LONDON (Reuters) - Britain said on Friday it believed its decision to become a founding member of the China-backed Asian Infrastructure Investment Bank (AIIB) was in its own national interest, shrugging off U.S. anxiety about the move.
“There will be times when we take a different approach (to the United States),” a spokesman for Prime Minister David Cameron told reporters, referring to the decision to join the bank. “We think that it’s in the UK’s national interest.”
Britain had previously said it had sought to become a founding member of the AIIB, making it the first Western nation to embrace the China-backed institution, but the United States reacted frostily to the development.
Cameron’s spokesman said the British leader did not think the episode would damage London’s ties with Washington and that finance minister George Osborne had discussed the matter with his U.S. counterpart beforehand.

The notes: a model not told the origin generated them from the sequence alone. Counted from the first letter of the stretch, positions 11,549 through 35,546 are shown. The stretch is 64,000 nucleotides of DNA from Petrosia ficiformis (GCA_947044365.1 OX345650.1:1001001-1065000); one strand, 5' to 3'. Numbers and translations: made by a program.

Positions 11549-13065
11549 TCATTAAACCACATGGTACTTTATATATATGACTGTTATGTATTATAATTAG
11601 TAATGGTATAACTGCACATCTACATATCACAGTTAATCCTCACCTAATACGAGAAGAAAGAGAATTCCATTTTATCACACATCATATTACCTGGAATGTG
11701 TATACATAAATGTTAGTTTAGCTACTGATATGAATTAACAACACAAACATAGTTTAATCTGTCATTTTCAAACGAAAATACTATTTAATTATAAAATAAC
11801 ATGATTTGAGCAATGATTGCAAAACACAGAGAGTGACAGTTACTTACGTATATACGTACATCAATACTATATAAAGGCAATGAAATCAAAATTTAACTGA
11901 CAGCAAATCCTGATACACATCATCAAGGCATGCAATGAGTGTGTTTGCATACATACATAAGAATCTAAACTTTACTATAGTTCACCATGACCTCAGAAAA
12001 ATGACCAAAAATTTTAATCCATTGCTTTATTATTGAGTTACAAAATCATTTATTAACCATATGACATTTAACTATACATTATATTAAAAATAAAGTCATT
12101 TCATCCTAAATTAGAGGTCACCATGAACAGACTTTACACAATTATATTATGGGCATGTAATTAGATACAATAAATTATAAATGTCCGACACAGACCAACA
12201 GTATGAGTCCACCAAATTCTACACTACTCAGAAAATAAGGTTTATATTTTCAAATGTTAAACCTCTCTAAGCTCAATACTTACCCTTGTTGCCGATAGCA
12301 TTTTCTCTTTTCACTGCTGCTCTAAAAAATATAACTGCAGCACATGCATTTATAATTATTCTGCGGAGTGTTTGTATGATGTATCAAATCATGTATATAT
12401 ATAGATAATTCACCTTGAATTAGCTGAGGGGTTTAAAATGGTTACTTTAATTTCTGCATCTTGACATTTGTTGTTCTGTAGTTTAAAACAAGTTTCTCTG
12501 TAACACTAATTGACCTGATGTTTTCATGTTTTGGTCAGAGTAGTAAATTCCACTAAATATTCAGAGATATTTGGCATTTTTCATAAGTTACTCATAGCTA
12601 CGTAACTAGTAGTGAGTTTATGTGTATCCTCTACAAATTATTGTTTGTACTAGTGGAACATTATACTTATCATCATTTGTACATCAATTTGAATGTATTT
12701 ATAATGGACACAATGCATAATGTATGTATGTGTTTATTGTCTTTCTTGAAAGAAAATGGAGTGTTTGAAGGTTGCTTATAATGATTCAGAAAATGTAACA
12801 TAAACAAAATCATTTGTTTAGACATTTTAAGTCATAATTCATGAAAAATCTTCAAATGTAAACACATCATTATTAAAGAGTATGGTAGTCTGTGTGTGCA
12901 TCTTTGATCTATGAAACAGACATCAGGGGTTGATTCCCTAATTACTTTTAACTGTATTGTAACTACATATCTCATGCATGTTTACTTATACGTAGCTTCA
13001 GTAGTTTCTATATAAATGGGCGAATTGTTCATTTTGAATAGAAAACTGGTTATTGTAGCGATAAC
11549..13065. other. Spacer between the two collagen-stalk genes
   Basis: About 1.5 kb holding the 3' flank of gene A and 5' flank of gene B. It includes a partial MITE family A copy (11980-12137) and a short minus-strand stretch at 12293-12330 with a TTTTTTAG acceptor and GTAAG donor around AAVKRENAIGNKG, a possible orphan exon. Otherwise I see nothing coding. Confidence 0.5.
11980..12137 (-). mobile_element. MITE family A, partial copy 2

The AIIB would play “a complementary role” to other funding institutions, he said, and would help fill a genuine niche to provide additional investment to lower income countries in the Asia-Pacific region.
Britain would help ensure it upheld high standards of governance, he added, denying that London’s decision to join the bank was part of a pattern of cosying up to Beijing too much.
Reporting by Andrew Osborn; Editing by Michael Holden and Alison Williams